Russian general warns Czech consent to negotiations on US radar base "a mistake"
On Tuesday officials from the Czech foreign and defence ministries met for talks with Russian representatives in Moscow, including the Chief of the General Staff, General Yuri Baluyevsky. The issue? A possible US radar base stationed on Czech territory. For months Russia has expressed opposition to the idea of US missile defense in Europe and increasingly stepped up political action and rhetoric. On Tuesday General Baluyevsky continued in that vein by stating that Czech consent to negotiations with the US was "a mistake".
"I think it is becoming an increasingly important issue in Russian foreign policy but I think that it is an issue that has been 'taken advantage of'. In my opinion one of the possible explanations for the recent course of Russia's foreign policy - which has become increasingly assertive - is that is partly a reaction to US foreign policy but also a reaction to President Bush. At the same time I think it is also partly an internal game, where you have a stronger, economically resurgent Russia, which can afford to pursue a more assertive policy than, for example, under Boris Yeltsin."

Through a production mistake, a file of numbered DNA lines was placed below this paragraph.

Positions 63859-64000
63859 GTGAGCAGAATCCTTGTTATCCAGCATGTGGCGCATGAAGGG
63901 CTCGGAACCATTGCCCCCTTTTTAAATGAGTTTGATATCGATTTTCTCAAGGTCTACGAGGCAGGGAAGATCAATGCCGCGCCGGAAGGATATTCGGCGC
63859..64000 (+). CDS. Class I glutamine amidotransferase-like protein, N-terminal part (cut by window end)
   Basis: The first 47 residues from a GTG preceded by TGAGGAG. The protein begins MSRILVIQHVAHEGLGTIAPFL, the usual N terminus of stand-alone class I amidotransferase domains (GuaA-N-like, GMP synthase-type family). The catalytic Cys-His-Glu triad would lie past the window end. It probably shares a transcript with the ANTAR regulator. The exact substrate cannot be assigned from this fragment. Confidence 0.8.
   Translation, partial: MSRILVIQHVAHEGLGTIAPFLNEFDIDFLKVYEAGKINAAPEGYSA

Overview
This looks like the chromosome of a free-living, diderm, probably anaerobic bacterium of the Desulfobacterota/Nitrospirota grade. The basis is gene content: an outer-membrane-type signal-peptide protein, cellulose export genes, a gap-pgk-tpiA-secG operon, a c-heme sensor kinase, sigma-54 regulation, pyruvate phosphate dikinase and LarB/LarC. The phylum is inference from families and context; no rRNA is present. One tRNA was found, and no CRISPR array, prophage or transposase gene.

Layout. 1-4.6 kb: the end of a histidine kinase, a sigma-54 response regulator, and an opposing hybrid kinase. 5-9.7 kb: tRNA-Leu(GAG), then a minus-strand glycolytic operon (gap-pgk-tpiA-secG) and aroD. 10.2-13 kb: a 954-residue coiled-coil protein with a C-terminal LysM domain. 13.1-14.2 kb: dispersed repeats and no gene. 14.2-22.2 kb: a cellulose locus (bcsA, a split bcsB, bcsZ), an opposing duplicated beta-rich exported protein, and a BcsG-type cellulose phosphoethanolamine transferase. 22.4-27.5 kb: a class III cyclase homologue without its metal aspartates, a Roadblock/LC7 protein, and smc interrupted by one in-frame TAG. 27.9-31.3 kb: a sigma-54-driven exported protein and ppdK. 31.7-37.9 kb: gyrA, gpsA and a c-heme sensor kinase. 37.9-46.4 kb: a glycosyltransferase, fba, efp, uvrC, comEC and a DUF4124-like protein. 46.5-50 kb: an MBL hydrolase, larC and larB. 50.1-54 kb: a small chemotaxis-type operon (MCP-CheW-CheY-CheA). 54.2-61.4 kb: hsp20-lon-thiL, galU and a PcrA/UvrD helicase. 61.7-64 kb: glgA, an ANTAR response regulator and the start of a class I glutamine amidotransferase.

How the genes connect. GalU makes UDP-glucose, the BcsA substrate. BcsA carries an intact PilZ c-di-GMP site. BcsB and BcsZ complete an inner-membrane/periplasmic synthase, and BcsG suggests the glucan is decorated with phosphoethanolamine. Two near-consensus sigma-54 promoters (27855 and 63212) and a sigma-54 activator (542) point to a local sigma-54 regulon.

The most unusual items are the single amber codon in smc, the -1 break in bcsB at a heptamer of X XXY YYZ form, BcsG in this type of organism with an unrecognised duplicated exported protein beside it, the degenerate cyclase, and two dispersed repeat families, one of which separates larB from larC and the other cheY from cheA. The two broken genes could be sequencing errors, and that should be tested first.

Even such tactics of defiance as Russia's dispatching of bombers near Guam or more recently outside UK airspace - reminiscent of the cold war and an apparent sign of the "new" Russia, says Bures are "more bark than bite".
"This is clearly a political signal but my interpretation is that it is more an internal signal rather than an external message. As far as my information is concerned, Russia actually doesn't have that many strategic bombers and if they send over to the UK or the Guam military base, I think they may have two leftover that are functional for all of Russia. So I think it's a 'nice' gesture but that's all it is - a gesture."
I also asked Oldrich Bures whether he thought the radar issue - especially if the radar were approved - could damage Czech-Russian relations.
So far the US radar proposal for the Czech Republic - despite Russian opposition to the idea - has gotten tentative approval from the Czech government, but even there negotiations are nowhere near wrapping-up, something stressed by Czech representatives on Tuesday. Those are still underway until the end of the year and it remains to be seen whether Russia will continue to ratchet up the pressure. As for the Czech public: ordinary Czechs themselves have seemed far less enthusiastic about the radar base than the government: most surveys till now have suggested that two-thirds remain opposed to the base being stationed in their country.